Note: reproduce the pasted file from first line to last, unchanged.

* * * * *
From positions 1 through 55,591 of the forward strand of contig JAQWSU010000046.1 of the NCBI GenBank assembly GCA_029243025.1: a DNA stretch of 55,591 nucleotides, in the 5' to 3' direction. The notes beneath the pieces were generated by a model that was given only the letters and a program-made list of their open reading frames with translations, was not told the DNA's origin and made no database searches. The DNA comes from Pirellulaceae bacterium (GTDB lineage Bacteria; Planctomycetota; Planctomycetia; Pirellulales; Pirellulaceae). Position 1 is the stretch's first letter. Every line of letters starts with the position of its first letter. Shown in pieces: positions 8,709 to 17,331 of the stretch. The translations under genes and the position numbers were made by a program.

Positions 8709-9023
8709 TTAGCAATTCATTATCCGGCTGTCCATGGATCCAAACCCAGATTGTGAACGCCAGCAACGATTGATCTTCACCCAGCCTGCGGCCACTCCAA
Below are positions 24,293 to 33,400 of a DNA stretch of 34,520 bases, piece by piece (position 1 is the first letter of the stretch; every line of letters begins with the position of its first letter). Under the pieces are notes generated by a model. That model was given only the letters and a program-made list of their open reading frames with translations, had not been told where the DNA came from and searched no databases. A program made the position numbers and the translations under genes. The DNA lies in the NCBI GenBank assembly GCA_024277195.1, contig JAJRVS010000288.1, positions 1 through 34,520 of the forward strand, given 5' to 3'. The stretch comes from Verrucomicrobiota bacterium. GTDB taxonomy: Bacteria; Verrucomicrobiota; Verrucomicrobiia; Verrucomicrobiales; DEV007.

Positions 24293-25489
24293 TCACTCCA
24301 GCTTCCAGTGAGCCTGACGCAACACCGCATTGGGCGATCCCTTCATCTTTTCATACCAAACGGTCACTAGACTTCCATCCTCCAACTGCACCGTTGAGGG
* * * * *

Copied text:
From positions 1 through 55,591 of the forward strand of contig JAQWSU010000046.1 of the NCBI GenBank assembly GCA_029243025.1: a DNA stretch of 55,591 nucleotides, in the 5' to 3' direction. The notes beneath the pieces were generated by a model that was given only the letters and a program-made list of their open reading frames with translations, was not told the DNA's origin and made no database searches. The DNA comes from Pirellulaceae bacterium (GTDB lineage Bacteria; Planctomycetota; Planctomycetia; Pirellulales; Pirellulaceae). Position 1 is the stretch's first letter. Every line of letters starts with the position of its first letter. Shown in pieces: positions 8,709 to 17,331 of the stretch. The translations under genes and the position numbers were made by a program.

Positions 8709-9023
8709 TTAGCAATTCATTATCCGGCTGTCCATGGATCCAAACCCAGATTGTGAACGCCAGCAACGATTGATCTTCACCCAGCCTGCGGCCACTCCAA
Below are positions 24,293 to 33,400 of a DNA stretch of 34,520 bases, piece by piece (position 1 is the first letter of the stretch; every line of letters begins with the position of its first letter). Under the pieces are notes generated by a model. That model was given only the letters and a program-made list of their open reading frames with translations, had not been told where the DNA came from and searched no databases. A program made the position numbers and the translations under genes. The DNA lies in the NCBI GenBank assembly GCA_024277195.1, contig JAJRVS010000288.1, positions 1 through 34,520 of the forward strand, given 5' to 3'. The stretch comes from Verrucomicrobiota bacterium. GTDB taxonomy: Bacteria; Verrucomicrobiota; Verrucomicrobiia; Verrucomicrobiales; DEV007.

Positions 24293-25489
24293 TCACTCCA
24301 GCTTCCAGTGAGCCTGACGCAACACCGCATTGGGCGATCCCTTCATCTTTTCATACCAAACGGTCACTAGACTTCCATCCTCCAACTGCACCGTTGAGGG